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Carnivorous Plants/Window Sill Nepenthes

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QUESTION: Dear Jeff,

I have been watching the funny pictures you sent me from the Hawaiian Nursery and the Nepenthes/Terrarium comparison ;-)

I was then thinking, some Neps might be grown on a good south facing window sill and even produce pitchers!  
As far as I know, it should be especially the case for highlanders or intermediate species.

I guess you must have heard of http://www.nepenthesaroundthehouse.com/ quite interesting website.

Anyway, I was wondering if you have any experience at your home with "window sill" Nepenthes, and if you do so, which species would you suggest me as good ones for this plan? What media do you use for your Nepenthes? I have a peat-perlite-orchid bark-sphagnum-coal mix, however I was thinking about a pure sphagnum mix, maybe even life sphagnum...

Looking forward to read your comments.

Cheers,

JP

ANSWER: Hi JP,

Many Nepenthes species do great as windowsill plants.  Ones I've successfully grown in windows and have pitchered well include N. sanguinea, N. x ventrata, N. truncata, lowland form, many N. maxima hybrids, N. ramispina, N. thorellii hybrids just to name a few.  Ultra-lowlanders such as N. bicalcurata and fussy highlanders such as N. lowii, N. hamata don't tend to do as well, but each house is different.  One person will have success when another doesn't.  

Our general rule is pick a window that gets at least 4 hours of direct sun when the sun is out, park the plant, and don't move it around.  It takes them time to adapt the the micro-climate. When I had a N. ramispina in my West living room window it took 6 months to see the first pitcher, and they often won't pitcher in winter when days are short.  Windowsill growing is definitely for the patient grower.  If you're the kind of person that gets frustrated with not seeing pitchers after one month, go get a Philodendron.  I often tell younger growers that Nepenthes are not the plant for an impatient gardener.

Here's a link to our growing page, and we have a couple pictures of plants we grew in windows in our home under "Where to Grow".  http://www.growcarnivorousplants.com/Articles.asp?ID=266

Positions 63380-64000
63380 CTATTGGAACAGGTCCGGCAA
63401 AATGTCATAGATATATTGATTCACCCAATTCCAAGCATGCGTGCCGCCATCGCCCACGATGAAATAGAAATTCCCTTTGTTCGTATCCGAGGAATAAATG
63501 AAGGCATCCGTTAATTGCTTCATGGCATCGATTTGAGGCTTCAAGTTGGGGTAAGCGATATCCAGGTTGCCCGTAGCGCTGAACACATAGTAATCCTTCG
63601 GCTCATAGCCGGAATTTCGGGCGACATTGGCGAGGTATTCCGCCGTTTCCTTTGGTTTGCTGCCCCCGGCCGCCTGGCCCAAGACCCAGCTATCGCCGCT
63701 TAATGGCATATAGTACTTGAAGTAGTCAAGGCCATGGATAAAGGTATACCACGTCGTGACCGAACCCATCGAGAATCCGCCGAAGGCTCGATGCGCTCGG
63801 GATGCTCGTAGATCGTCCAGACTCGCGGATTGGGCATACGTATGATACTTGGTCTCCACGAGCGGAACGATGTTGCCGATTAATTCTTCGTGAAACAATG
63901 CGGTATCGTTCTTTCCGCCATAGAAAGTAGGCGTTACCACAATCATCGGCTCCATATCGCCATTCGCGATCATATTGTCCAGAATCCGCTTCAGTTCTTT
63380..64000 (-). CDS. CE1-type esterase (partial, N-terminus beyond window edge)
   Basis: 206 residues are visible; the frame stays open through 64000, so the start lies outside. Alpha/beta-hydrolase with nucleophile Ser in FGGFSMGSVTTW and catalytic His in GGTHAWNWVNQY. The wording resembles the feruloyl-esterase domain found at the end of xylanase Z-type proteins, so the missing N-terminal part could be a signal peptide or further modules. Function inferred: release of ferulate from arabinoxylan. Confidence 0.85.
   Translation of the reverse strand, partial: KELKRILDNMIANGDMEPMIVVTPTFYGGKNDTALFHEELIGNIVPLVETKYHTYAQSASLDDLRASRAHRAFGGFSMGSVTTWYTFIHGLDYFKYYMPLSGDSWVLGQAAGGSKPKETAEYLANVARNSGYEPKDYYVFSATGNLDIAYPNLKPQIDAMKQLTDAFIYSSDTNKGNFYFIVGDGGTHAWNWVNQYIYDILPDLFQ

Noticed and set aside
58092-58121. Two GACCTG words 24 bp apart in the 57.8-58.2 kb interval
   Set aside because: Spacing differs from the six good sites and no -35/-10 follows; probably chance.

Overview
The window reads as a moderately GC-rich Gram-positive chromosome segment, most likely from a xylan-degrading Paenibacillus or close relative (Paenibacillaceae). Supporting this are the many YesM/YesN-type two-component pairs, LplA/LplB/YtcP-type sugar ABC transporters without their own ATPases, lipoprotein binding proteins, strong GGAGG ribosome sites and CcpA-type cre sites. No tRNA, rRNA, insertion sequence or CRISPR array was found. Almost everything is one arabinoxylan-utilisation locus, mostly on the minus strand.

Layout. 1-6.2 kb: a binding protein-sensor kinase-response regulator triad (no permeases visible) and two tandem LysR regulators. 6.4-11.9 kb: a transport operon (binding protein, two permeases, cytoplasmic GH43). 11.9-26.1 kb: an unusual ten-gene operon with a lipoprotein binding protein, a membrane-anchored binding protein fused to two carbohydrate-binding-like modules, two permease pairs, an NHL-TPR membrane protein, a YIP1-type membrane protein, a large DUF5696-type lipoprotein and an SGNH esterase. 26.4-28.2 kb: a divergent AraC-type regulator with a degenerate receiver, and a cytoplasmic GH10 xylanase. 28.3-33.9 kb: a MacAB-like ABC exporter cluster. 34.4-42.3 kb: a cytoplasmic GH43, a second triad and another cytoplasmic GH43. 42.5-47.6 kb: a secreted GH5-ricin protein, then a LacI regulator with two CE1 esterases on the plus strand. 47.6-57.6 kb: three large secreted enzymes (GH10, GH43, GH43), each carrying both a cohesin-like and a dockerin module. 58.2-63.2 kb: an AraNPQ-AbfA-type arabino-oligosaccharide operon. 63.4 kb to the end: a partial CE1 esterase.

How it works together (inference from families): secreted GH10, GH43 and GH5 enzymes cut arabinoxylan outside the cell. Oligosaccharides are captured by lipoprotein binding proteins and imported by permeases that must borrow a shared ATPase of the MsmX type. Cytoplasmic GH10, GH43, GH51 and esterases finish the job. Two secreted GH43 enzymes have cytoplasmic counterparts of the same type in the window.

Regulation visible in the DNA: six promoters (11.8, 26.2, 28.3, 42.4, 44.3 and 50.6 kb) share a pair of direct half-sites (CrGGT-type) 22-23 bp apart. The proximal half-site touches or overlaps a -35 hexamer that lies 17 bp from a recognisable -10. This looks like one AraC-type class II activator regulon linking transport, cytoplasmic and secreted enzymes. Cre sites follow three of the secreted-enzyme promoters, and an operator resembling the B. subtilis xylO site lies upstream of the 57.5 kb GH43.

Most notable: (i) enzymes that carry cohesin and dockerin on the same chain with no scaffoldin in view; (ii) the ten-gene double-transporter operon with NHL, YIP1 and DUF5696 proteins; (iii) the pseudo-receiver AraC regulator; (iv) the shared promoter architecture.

Good Growing!

Jeff Dallas
Sarracenia Northwest
http://www.growcarnivorousplants.com

---------- FOLLOW-UP ----------

QUESTION: Hi Jeff,

thanks for your reply!

Actually the thing is that, in spring/summer, I can put them outside on the balcony, they´ll be fine. In colder months, I have to place the plants indoor, but if temps are too cold, my sensitive girl wants to turn to turn on the heather, meaning dry air, so I move the plant again to an unheated room, but with north window... So I am kind of stuck :-/ Do you think that covering the plant with a tomato plastic cover while the heater is on, would be an option? Or maybe put the pot in a big saucer with some wet sphagnum moss? Or should I use a media which retains more water such as a sphagnum/perlite mix?

Really appreciate it!

Regards from Germany,

JP

Answer
Hi JP,

Nepenthes will usually stop producing pitchers in the winter due to short days whether they have high humidity or not.  You don't want them cold, so they should be in the heated room.  We have fan-forced heat in our house, and if the plants are given time to adapt, they often do.  As I write this I've got a large Nepenthes truncata with two good sized pitchers on it.

Sphagnum/perlite is what we use as our standard mix for Nepenthes.  It's a good mix for retaining moisture.  Also, doing something like a pebble tray under them is good for ambient humidity.  Having other houseplants around them can help too.

Good Growing!

Jeff Dallas
Sarracenia Northwest
http://www.growcarnivorousplants.com

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